The federal government released more than $31 million in emergency relief funds today to colleges and universities in Hawaii, with at least half earmarked for cash grants to help students with critical needs.
Students may use the money for course materials and technology, food, housing, health care and child care. The funds are targeted to help students and colleges cover expenses related to disruption of campus operations due to the COVID-19 pandemic.
“This funding will provide urgently needed support to students and ease some of the financial burden they are experiencing,” U.S. Sen. Mazie Hirono said in a news release.
The money was allocated to higher education institutions based on enrollment as well as how many of their full-time students are eligible for federal Pell grants that are based on need. It is up to each college or university to determine which students will receive the grants.
Education Secretary Betsy DeVos announced today that the funds for students would be distributed “immediately” to higher education institutions. The money is in the Higher Education Emergency Relief Fund authorized by the Coronavirus Aid, Relief, and Economic Security (CARES) Act, passed by Congress and signed by the president two weeks ago.
“[W]e prioritized getting funding out the door quickly to college students who need it most,” DeVos said. “We don’t want unmet financial needs due to the coronavirus to derail their learning.”
Higher education institutions are required to distribute at least 50% of the funds they receive to students with the remainder available for institutions to help cover their costs of shifting instruction online. Congress approved this funding to provide institutions with flexible resources to support students, Hirono said.
“The CARES Act provides institutions with significant discretion on how to award this emergency assistance to students,” DeVos wrote in a letter to college presidents. “This means that each institution may develop its own system and process for determining how to allocate these funds, which may include distributing the funds to all students or only to students who demonstrate significant need.”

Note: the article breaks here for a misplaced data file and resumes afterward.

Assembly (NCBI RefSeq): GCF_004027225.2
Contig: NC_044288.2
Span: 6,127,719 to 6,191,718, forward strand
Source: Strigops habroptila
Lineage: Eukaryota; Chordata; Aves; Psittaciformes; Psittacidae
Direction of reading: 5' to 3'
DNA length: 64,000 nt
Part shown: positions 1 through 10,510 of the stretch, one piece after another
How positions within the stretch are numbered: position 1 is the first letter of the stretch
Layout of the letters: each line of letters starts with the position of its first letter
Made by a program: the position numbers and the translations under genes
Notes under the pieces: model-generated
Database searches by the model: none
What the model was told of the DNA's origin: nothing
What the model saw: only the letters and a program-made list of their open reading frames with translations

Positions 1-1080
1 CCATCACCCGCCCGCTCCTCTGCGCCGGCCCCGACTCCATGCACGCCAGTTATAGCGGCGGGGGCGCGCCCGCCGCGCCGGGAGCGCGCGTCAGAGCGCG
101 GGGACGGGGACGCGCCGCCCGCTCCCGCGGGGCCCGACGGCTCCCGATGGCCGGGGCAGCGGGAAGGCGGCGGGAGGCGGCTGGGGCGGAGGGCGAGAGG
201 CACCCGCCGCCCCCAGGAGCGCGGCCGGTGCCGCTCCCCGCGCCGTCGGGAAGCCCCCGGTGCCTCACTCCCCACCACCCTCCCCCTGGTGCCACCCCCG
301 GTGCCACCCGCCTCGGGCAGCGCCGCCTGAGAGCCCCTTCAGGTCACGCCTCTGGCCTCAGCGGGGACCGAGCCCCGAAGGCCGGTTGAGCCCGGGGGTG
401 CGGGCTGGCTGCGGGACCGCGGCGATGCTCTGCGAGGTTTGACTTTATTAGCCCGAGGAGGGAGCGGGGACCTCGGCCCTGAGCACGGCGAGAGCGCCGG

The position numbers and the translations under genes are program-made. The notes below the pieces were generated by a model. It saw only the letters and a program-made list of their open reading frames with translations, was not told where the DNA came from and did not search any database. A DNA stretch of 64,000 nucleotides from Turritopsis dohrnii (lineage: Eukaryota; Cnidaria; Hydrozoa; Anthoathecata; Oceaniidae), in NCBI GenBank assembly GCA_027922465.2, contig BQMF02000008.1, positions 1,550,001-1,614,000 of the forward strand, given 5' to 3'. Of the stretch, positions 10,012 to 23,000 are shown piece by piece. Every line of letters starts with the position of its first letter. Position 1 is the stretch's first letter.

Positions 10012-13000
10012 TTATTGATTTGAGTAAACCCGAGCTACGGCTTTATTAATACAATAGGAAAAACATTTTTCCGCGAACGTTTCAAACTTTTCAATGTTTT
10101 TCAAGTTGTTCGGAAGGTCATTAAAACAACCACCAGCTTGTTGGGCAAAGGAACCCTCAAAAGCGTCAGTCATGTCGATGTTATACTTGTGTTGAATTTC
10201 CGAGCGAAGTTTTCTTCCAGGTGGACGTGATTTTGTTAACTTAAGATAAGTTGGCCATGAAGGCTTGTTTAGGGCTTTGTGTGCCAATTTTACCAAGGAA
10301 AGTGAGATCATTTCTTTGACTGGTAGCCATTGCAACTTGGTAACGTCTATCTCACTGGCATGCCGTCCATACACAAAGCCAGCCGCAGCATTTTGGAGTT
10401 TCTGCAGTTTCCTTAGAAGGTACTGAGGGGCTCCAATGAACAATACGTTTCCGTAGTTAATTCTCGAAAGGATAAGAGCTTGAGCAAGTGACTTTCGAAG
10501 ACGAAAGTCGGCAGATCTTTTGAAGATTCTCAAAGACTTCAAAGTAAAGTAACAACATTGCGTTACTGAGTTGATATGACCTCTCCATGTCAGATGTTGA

“With that said, I would like to encourage the leadership of each institution to prioritize your students with the greatest need, but at the same time consider establishing a maximum funding threshold for each student to ensure that these funds are distributed as widely as possible,” she added.
The CARES Act includes $14 billion to support students in post-secondary education and $6.28 billion was made available today.
“As students leave campus and educators adapt to distance learning programs, Hawaii colleges and universities are struggling to stay afloat,” said Sen. Brian Schatz. “This new federal funding will help our schools continue providing services to students during the pandemic.”
Hawaii’s allocations include:
>>University of Hawaii at Manoa: $11,009,867
>>University of Hawaii at Hilo: $2,994,725
>>Brigham Young University Hawaii: $2,306,881
>>Leeward Community College: $2,067,889
>>Kapiolani Community College: $2,022,941
>>Hawaii Pacific University: $1,879,700
>>Chaminade University: $1,482,800
>>University of Hawaii-West Oahu: $1,395,000
>>University of Hawaii Maui College: $1,187,907
>>Hawaii Community College: $1,147,226
>>Honolulu Community College: $1,107,387
>>Remington College-Honolulu Campus, $624,000
>>Windward Community College: $551,098
>>Kauai Community College: $535,684
>>University of Phoenix-Hawaii, $311,000
>>Paul Mitchell (Honolulu): $237,042
>>Hawaii Institute of Hair Design: $163,841
>>Pacific Rim Christian University: $156,569
>>IBS School of Cosmetology and Massage: $67,672
>>Institute of Clinical Acupuncture & Oriental Medicine: $14,549
>>Mauna Loa Helicopters Flight School: $6,110